Researchers have now found that people with rare autoimmune rheumatic diseases are at a greater risk of dying at a younger age amid the Covid-19 pandemic.
For the study, published in the journal Rheumatology, the research team looked at the electronic health records of 170,000 people in England with rare autoimmune rheumatic diseases.
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During March and April 2020 (the first two months of the Covid-19 pandemic), the team found that 1,815 (1.1 percent) of people with these diseases died.
“People with rare diseases often have poorer health outcomes generally, so we wanted to find out what impact the Covid-19 pandemic has had,” said study co-author Fiona Pearce from the University of Nottingham in the UK.
“From our study, we know that during the early months of the pandemic, people with these diseases were more likely to die than the general population,” Pearce added.
The results also showed that the risk of dying during Covid-19 for people with these conditions increased from age 35.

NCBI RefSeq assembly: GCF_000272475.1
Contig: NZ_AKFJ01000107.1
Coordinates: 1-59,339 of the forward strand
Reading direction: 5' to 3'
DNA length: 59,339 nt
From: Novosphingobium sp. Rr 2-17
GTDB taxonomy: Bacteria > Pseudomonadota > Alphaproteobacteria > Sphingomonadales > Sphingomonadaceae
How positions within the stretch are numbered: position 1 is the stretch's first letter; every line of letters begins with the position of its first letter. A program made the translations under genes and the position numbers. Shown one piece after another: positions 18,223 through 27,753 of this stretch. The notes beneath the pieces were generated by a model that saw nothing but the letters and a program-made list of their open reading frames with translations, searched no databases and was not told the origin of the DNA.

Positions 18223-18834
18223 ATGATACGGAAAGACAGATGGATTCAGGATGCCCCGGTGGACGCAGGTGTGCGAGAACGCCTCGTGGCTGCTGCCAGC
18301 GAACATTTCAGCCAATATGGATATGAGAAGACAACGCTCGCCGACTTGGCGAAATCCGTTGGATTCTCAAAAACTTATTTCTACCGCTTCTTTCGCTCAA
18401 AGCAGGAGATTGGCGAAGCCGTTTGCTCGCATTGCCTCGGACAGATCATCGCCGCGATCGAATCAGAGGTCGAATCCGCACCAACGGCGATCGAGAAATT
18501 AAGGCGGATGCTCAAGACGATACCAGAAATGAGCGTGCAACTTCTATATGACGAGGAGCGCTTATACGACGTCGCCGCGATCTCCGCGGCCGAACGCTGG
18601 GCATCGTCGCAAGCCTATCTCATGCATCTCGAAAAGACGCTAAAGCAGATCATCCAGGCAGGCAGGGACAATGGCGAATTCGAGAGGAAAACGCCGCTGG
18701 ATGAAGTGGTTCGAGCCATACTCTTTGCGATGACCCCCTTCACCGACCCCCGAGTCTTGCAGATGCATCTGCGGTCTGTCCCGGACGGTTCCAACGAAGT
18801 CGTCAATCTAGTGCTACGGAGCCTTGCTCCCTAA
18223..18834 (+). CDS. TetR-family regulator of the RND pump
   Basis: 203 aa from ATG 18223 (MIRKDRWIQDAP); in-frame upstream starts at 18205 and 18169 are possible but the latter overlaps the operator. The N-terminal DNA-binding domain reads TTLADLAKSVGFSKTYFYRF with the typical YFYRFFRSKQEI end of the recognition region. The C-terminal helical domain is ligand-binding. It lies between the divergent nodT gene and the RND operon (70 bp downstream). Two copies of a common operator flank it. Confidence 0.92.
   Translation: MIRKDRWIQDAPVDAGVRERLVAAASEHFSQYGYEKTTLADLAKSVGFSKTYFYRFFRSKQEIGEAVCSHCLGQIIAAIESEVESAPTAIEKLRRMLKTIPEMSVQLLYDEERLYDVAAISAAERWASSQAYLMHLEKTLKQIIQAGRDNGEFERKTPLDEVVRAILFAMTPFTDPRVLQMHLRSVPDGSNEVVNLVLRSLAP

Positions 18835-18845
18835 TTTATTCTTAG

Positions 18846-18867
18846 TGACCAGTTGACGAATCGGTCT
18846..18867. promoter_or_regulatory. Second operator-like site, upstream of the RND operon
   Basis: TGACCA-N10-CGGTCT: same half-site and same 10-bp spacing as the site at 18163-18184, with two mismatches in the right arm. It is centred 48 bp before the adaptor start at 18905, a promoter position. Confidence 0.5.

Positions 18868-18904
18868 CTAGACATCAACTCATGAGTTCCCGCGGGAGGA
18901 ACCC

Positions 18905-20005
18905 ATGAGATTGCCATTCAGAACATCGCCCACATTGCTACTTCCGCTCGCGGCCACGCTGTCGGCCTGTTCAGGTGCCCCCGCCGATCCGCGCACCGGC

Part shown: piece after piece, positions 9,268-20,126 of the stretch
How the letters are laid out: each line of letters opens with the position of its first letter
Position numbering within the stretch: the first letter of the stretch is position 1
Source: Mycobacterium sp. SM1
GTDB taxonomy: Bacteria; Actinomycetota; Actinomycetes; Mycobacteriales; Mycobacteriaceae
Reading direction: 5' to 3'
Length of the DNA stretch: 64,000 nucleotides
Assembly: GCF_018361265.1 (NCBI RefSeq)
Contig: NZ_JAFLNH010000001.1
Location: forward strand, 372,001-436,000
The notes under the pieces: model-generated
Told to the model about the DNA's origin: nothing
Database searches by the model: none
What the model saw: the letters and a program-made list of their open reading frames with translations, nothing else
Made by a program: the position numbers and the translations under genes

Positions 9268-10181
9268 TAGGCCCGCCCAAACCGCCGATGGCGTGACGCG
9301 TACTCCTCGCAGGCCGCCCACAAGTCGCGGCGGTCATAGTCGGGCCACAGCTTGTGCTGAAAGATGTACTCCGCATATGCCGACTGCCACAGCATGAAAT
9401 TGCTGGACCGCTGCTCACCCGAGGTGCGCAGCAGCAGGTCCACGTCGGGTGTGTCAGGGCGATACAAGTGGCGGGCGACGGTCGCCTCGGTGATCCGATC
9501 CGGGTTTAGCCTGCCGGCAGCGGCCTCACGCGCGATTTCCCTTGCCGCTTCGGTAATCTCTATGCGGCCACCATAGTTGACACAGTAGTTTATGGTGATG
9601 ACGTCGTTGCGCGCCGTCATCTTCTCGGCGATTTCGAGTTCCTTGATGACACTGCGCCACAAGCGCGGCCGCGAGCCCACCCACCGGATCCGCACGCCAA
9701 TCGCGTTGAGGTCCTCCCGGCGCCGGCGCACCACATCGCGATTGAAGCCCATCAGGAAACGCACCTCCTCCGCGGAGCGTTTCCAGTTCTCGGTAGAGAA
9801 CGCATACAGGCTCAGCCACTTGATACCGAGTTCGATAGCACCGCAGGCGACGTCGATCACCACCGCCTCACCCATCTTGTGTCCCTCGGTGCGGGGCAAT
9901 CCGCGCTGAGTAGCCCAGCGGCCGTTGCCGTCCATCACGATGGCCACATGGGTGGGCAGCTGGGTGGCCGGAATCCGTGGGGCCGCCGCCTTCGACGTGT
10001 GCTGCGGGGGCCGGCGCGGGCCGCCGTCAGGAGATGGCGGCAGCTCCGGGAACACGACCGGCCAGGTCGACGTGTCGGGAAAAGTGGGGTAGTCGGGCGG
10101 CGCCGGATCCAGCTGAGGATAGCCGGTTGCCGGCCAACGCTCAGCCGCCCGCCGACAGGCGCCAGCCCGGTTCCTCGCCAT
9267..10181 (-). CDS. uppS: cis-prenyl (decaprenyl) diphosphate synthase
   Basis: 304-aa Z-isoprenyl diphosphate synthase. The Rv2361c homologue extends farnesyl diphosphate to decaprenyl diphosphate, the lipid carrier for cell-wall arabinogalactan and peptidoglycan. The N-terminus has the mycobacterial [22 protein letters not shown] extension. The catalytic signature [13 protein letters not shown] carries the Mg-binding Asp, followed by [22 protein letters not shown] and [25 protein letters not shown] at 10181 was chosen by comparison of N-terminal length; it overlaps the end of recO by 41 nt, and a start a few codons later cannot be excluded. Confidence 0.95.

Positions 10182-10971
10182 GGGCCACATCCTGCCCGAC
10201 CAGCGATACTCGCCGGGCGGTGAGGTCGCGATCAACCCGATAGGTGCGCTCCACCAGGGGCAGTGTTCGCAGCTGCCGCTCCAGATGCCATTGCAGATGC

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According to the researchers, women with rare autoimmune rheumatic diseases had a similar risk of death to men during Covid-19 – whereas usually, their risk of death is lower.
For people of working age with rare autoimmune rheumatic diseases, the risk of dying during Covid-19 was similar to that of someone 20 years older in the general population.
“Our study illustrates the unique ability of collaboration with the National Disease Registration Service to generate findings that can improve health in rare diseases,” said Peter Lanyon, Consultant Rheumatologist at Nottingham University Hospitals.
“The next steps in our research are to look at death certificate data and find out why people have died. We’ll be examining whether it’s due to Covid-19 infection or how much is due to the disruption to healthcare services,” Pearce added. (IANS)